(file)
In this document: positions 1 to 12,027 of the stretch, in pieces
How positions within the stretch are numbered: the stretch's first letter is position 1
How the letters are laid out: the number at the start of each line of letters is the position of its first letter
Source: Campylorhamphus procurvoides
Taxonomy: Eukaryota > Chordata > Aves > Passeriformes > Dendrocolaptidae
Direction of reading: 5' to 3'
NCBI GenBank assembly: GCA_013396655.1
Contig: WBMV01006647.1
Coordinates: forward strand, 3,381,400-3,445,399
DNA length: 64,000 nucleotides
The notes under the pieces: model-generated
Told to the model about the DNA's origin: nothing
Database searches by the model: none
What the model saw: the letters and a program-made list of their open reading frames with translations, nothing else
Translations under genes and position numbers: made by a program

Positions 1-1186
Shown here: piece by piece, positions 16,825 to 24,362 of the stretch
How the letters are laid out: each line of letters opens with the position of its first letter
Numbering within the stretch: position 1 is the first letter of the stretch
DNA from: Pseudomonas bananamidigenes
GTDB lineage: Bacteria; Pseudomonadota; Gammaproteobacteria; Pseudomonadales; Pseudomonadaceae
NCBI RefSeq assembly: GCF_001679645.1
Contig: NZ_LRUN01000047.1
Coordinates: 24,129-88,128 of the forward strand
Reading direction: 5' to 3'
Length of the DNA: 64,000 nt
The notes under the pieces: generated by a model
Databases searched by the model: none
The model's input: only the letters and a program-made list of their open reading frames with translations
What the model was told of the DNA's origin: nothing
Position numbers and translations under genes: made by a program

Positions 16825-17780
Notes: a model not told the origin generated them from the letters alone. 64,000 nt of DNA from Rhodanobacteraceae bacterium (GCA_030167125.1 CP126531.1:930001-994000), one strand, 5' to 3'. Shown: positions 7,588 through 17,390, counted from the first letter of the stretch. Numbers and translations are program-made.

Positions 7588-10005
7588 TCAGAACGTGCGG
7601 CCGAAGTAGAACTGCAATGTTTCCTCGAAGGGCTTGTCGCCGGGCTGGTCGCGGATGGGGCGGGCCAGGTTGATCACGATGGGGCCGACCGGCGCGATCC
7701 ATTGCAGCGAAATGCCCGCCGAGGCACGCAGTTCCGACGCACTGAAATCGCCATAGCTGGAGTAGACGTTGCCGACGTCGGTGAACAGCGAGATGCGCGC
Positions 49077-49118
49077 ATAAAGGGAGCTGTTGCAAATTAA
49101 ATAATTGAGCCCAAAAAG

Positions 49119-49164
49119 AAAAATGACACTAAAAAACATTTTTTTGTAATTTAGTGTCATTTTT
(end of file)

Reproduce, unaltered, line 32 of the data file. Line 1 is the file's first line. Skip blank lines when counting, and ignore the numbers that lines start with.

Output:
Positions 16825-17780